Half of Mobile Game Revenue Comes from 0.15% of Gamers

Ask two gamers about in-app purchases, and you'll get three opinions. Whether they're saving the industry, ruining the industry or just a new way of monetizing content, one thing is clear: Most people don't buy them, and those that do, do so in huge quantities.

Swrve, a San Francisco- and Dublin-based analytics company conducted a survey of mobile gamers who play free-to-play titles with in-app purchases (also known as freemium) about their behavior in January 2014. According to the findings, a paltry 0.15 percent of mobile gamers account for 50 percent of all revenue from in-app purchases.

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For those not familiar with in-app purchases, they represent content that players can purchase in free-to-play games. Sometimes this content is very cheap and simple, such as dishing out $1 for a new character outfit. Others can top $5, $20 or even $50 for large quantities of optional characters, power boosts or other special privileges that make the game easier.

The overall statistics are equally telling: only 1.5 percent of users bought anything at all, and of that group, almost half of them bought only one thing for the whole month. The vast majority paid between $1 and $5, although the average expenditure per user was $15.27.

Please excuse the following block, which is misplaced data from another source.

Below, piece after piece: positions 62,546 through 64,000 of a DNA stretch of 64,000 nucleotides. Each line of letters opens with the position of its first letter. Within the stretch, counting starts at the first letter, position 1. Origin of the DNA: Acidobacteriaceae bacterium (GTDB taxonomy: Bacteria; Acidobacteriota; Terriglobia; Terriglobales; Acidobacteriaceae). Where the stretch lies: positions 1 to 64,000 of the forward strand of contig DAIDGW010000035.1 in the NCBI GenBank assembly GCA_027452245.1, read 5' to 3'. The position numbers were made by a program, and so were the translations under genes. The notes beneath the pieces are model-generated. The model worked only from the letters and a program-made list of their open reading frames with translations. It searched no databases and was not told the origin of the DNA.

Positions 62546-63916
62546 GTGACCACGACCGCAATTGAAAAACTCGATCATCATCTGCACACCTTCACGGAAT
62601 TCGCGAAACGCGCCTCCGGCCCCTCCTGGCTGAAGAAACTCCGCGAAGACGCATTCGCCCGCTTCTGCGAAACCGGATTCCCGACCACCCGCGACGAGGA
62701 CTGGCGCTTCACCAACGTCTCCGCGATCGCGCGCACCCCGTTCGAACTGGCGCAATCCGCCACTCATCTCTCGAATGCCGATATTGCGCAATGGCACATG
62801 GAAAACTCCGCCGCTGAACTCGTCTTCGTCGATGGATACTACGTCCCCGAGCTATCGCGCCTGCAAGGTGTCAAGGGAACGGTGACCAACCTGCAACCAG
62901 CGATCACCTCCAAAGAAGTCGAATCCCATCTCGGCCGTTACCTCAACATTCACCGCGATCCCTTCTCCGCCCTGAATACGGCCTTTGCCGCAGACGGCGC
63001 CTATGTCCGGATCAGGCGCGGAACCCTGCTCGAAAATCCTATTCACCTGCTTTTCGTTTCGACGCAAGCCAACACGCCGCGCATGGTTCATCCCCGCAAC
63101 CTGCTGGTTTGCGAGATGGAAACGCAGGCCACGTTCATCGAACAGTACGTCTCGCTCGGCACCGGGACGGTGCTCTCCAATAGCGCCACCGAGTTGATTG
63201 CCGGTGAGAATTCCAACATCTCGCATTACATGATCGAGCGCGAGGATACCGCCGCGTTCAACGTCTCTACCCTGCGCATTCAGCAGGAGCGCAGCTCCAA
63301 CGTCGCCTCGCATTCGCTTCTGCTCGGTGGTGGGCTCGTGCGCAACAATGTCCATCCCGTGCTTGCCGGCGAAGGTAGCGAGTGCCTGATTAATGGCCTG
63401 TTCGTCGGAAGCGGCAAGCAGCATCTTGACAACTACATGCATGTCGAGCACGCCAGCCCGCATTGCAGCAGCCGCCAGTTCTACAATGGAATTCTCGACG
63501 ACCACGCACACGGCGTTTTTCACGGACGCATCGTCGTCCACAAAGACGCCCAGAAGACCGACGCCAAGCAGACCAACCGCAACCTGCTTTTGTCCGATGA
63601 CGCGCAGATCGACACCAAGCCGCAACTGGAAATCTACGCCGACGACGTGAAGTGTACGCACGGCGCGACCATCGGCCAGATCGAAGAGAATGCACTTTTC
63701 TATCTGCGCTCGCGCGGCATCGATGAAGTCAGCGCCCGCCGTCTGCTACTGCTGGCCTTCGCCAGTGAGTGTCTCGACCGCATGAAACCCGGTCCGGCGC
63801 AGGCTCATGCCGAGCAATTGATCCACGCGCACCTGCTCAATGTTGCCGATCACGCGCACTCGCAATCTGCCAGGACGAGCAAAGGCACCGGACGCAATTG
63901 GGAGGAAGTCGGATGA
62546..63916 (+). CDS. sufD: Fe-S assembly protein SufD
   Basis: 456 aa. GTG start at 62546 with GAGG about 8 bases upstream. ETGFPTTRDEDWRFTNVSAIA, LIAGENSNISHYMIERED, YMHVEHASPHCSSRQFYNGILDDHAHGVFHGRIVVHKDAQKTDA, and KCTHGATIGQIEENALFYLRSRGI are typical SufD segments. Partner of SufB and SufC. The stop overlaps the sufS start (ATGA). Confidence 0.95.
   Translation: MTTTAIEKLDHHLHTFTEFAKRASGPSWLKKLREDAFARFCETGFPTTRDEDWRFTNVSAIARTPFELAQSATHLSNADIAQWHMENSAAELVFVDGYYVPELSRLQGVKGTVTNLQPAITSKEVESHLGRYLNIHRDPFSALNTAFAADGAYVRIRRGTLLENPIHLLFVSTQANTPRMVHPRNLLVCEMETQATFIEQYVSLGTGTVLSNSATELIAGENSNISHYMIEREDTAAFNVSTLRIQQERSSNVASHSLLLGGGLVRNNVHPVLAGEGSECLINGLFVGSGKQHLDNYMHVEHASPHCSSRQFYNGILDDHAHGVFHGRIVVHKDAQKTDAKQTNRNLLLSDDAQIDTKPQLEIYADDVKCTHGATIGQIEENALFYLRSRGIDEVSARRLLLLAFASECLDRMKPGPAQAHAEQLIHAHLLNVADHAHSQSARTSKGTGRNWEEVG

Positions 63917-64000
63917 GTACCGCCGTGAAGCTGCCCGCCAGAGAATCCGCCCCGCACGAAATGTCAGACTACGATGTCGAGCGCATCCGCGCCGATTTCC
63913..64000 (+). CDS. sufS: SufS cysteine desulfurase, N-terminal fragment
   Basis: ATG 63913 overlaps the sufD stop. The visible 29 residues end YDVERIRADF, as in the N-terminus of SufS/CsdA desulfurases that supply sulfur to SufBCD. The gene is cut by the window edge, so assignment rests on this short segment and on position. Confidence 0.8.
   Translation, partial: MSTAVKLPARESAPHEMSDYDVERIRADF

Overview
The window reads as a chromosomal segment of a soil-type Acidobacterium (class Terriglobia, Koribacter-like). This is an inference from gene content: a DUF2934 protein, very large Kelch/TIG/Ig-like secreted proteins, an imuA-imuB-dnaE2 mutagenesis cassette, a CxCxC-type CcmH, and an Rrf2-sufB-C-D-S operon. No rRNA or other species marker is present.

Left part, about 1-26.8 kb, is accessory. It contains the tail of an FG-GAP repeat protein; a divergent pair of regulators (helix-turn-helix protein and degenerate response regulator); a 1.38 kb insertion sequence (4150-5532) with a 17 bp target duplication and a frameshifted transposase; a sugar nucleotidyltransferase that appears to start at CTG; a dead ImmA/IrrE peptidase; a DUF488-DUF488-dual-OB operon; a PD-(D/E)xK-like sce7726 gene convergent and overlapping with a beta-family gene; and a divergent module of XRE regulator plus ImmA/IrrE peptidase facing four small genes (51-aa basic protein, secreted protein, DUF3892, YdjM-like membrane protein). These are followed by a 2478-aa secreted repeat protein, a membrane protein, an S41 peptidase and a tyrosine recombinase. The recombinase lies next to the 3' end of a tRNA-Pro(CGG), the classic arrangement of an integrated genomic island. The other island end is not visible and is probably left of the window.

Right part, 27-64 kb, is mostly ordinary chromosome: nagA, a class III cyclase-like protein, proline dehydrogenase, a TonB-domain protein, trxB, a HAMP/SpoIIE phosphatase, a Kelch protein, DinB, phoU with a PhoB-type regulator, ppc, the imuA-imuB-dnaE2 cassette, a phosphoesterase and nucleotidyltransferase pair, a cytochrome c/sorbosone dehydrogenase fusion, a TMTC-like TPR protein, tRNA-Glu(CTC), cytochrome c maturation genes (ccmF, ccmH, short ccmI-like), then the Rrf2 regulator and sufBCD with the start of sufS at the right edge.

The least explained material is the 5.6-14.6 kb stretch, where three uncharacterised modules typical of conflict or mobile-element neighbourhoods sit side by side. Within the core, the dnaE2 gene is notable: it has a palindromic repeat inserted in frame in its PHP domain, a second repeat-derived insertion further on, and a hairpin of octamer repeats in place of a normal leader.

The disparity in these numbers comes from the disproportionate amount that the 0.15 percent spend. It's not uncommon for these users to drop more than $50 in in-app purchases over the course of a month.

Heavyweight users get hooked relatively quickly, too. The average paying user makes his or her first purchase within 28 hours, and waits only 1 hour and 40 minutes before shelling out for a second piece of content.

The lesson for consumers here is clear: successful freemium games are designed in such a way that if you spend $1, you become significantly likely to spend another dollar after that, and so on until you become a regular contributor.

This is not necessarily a bad thing: game companies need money in order to produce new content for their titles. Still, be aware of your own spending habits and how each new freemium title might try to coerce you into giving it more money than you intended.

As for developers looking to get into the freemium scene, well higher than 95 percent of the market of freemium customers remains untapped. If you can build a better mousetrap, there may be a lot of money in it for you.

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Marshall Honorof

Marshall Honorof is a senior editor for Tom's Guide, overseeing the site's coverage of gaming hardware and software. He comes from a science writing background, having studied paleomammalogy, biological anthropology, and the history of science and technology. After hours, you can find him practicing taekwondo or doing deep dives on classic sci-fi.